What Does Digital Marketing Encompass?

Digital Marketing means having a value-creating, interactive web site. It can include:

  • White papers – (there are 3 kinds)
  • Blogs – (there are 2 kinds)
  • Abbreviated technical presentations e.g. 6-7 slides
  • Conference papers suitable for publishing
  • 1-page customer success stories – (there are 3 kinds)
  • Industry and government technical standards committee participation
  • Webinars
  • Touchpoint Management
  • Short videos – 2-3 minutes
  • Customer e-newsletters
  • Brand Strategy across the company
  • ‘Business’ Social Media e.g. LinkedIn and Twitter.

Millennials, according to research performed this year by Just Jump Marketing, want interesting, authentic, and informative web site and social media content.  Are your company’s values and personality evident at its web site?  This issue is especially important when it comes to recruiting Millennials.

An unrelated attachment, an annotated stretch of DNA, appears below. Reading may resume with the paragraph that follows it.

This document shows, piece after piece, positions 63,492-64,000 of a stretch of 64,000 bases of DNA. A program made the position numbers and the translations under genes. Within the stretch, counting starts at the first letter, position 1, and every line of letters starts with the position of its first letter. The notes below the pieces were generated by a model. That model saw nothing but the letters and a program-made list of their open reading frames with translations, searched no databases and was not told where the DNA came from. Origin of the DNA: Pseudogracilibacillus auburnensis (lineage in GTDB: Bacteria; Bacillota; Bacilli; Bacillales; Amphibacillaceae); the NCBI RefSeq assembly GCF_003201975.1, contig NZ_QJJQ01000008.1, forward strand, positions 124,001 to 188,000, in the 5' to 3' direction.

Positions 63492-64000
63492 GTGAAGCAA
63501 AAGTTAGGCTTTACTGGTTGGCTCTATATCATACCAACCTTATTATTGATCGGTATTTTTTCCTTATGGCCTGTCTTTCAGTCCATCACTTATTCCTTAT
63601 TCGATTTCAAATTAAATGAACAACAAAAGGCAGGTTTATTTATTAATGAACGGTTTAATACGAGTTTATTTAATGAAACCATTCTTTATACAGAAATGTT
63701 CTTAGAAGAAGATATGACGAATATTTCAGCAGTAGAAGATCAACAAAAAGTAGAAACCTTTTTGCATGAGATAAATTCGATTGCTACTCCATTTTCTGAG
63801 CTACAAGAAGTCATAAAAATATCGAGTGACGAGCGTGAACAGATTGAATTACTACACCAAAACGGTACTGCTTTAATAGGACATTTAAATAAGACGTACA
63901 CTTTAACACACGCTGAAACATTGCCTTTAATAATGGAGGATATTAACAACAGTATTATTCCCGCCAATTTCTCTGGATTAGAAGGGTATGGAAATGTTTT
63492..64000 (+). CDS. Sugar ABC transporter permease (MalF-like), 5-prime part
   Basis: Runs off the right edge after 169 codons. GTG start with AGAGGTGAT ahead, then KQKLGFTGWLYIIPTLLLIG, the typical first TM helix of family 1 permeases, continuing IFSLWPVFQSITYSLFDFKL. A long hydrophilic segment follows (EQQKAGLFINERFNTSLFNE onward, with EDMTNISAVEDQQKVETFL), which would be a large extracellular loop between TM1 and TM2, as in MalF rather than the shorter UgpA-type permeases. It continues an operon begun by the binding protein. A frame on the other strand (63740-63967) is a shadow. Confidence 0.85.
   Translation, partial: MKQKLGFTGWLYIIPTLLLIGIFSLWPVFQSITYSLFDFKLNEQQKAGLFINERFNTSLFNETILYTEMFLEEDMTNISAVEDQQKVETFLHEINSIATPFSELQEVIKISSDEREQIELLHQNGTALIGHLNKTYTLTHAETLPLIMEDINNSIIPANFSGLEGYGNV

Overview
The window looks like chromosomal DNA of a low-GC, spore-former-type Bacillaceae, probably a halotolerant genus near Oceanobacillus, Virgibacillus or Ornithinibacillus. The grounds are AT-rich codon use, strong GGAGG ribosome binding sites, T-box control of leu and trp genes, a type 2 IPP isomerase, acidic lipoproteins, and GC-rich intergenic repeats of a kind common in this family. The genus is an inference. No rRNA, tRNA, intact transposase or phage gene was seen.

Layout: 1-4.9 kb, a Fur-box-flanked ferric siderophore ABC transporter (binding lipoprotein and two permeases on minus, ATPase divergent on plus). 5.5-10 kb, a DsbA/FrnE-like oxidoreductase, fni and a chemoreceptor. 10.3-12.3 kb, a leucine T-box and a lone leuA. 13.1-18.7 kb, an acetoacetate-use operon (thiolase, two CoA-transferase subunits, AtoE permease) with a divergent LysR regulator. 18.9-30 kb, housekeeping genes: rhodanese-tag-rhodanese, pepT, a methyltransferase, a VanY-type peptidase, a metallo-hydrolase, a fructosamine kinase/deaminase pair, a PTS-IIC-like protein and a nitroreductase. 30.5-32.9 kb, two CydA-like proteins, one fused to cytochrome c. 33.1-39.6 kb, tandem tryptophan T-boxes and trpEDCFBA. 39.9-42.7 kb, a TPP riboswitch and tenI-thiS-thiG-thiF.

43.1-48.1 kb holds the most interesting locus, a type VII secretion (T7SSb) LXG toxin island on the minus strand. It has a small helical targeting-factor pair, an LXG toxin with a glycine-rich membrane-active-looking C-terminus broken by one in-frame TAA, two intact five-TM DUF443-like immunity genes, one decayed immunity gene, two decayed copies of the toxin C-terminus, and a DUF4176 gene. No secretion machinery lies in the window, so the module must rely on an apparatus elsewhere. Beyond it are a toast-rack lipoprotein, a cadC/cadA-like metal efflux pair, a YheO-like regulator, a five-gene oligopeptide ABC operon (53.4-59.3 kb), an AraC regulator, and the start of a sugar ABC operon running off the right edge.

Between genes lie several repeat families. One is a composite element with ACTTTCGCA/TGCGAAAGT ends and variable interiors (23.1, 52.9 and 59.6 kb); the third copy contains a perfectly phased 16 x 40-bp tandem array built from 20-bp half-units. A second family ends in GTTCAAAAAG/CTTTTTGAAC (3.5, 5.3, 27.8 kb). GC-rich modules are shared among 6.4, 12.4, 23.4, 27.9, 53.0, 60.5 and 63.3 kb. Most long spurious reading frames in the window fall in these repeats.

About the Author

Bob Davis has over 35-years’ experience in the federal information technology industry. He has held senior positions with products- and services-oriented, high-tech IT companies during his career. Bob has successfully worked for large- and medium–sized companies, and small businesses. Leadership positions have been held in business development, marketing, and program management. Bob has a doctor of management from the University of Maryland University College. He works for a medium-size company in our industry.

Reader Comments

Mon, Sep 21, 2015 Impartial

And yet the same old govcons keep winning. Even GSA 18F selected traditional non Agile companies for their BPA. Hmm...

Sat, Sep 19, 2015 Aggie Dumbrow

This a thoughtful compilation. However, it omits the additional attribute of modern BD: fewer consultants needed. In ye olde days, one had to hire a guru with this stuff. Now, one can DIY for the most part. The tools are there, the info are there, and energetic milennials and metrosexuals are there to do all the running around when it comes to marketing and writing proposals. Companies can unload the often overpaid, underworked members of the "marketing departing," VPs for BD, and a lot of their underlings.